Wednesday, December 22, 2010

Music Industry Trends For 2011

Here's a post that I wrote for the great Hypebot blog earlier in the week regarding what I see as some of the music industry trends that we'll see in 2011. For those of you who don't read Hypebot (you really should because it's a great music industry blog), I thought it would be a good idea to repost it here.

I'd really like to thank Bruce and Kyle at Hypebot for all their support this year. They've been a great proponent of my Music 3.0 guidebook, and have frequently posted excerpts from it, for which I am much appreciative.

As I see it, there will be several important trends in 2011, but they’ll all be mostly a continuation of what we’ve seen in 2010.

1) The most important trend for 2011 will be realism.

*  The realism that DIY takes a lot of work and the rewards aren’t as great as in the heyday of the major labels. Musicians and artists will begin to see success in a different way as making a living replaces stardom as the big score.
*  The realism that social networking has limitations, and traditional marketing and promotion can’t be abandoned. You still need both for effective branding and marketing.
*  The realism that the touring market is not nearly the goldmine that it once was during better economic times. Fewer venues, less money and more competition makes gigging more difficult than ever. That being said, look for this to loosen up a bit towards the end of the year as the economy rebounds.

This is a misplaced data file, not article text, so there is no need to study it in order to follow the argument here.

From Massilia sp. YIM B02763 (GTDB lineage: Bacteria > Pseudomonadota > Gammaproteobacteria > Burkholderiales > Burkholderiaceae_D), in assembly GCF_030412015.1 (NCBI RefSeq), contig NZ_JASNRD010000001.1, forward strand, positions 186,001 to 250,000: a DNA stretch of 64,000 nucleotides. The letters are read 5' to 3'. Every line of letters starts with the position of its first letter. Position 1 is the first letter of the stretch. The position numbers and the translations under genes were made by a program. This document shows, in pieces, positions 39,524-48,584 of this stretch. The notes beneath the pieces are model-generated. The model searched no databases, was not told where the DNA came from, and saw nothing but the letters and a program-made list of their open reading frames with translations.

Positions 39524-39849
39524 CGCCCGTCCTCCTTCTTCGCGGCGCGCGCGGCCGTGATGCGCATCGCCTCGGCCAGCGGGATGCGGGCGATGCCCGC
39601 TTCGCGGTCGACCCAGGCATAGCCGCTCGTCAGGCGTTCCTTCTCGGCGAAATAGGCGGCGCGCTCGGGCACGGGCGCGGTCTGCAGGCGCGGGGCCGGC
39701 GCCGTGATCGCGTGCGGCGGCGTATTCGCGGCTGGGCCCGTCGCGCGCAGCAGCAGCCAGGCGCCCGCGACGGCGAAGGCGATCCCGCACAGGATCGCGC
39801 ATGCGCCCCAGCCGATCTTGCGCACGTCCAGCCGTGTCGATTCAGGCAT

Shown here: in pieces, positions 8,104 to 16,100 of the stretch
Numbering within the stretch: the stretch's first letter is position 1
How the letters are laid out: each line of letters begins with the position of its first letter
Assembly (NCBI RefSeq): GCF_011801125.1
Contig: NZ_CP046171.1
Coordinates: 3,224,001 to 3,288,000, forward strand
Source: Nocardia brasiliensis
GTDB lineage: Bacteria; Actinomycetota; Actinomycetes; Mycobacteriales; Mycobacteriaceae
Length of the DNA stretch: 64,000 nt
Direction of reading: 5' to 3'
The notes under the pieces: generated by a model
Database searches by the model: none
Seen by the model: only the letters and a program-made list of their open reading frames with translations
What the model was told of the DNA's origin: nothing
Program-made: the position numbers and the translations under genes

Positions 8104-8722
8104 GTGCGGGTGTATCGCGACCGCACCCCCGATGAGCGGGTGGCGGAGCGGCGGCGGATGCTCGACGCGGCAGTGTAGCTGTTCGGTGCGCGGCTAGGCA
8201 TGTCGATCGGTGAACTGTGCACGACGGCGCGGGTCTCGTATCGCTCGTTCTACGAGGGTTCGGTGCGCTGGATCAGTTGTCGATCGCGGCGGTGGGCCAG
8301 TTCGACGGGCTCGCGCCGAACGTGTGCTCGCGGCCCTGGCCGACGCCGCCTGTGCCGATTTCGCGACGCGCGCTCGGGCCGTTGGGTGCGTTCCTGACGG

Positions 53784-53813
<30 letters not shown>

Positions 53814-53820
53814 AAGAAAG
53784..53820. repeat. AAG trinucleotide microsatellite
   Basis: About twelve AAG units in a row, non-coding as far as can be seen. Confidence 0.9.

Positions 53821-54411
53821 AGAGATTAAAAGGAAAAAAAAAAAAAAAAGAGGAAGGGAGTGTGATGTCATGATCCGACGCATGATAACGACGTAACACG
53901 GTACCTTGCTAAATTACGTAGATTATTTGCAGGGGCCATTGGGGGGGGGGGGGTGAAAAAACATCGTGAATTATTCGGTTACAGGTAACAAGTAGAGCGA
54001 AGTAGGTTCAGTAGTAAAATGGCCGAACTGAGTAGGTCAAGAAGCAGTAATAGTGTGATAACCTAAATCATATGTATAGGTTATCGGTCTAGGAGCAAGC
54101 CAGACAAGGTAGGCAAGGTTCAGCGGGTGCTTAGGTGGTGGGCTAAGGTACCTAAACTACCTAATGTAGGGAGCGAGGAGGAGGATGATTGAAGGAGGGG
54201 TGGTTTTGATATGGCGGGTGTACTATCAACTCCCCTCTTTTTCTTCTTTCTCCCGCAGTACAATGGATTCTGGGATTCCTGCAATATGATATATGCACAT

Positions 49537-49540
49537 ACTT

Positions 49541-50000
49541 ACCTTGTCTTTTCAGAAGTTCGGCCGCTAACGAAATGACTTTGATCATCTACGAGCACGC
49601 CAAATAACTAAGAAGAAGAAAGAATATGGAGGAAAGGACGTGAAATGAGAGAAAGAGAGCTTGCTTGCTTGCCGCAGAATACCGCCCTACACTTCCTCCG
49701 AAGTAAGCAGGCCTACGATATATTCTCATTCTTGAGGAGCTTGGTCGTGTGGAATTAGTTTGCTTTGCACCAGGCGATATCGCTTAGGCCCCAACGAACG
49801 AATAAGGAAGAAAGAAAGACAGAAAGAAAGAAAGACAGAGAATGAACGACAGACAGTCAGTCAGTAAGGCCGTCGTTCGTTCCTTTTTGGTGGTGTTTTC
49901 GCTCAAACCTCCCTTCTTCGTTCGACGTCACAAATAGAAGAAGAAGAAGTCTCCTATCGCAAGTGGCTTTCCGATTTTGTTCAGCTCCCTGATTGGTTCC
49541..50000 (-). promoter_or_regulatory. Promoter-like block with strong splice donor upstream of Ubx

*  And the realism that some things in the music business never change. You still need talent, some great songs, lots of hard work, and a little luck to make your mark.
Other trends for 2011 include:
2) The major labels lose even more influence, but don't go away. They'll always be needed for what they do best - taking a successful artist and making them a superstar.
3) A new generation of record label will emerge, helmed by music entrepreneurs like those in the 50's and 60's. These entrepreneurs are part of their audience, love the same music, and are as far away from corporate execs as you can get.
4) The album continues to lose ground. It’s no longer a total listening experience, so the listening consumer cherry-picks the best songs as a result. This trend will eventually reverse, but not in 2011.
5) Music subscription will finally reach critical mass as consumers realize its benefits and more services become available (iTunes subscription perhaps?).
You should follow me on Twitter for daily news and updates on production and the music business.

Check out my Big Picture blog for discussion on common music, engineering and production tips and tricks.


Discordian said...

waiting and watching .....

Lighthouse Music said...

Pretty spot on assessment of the music biz I'd say. Also checked out these guys Discordant Society, awesome jam band type stuff. Keep it up guys. And check out our stuff at:


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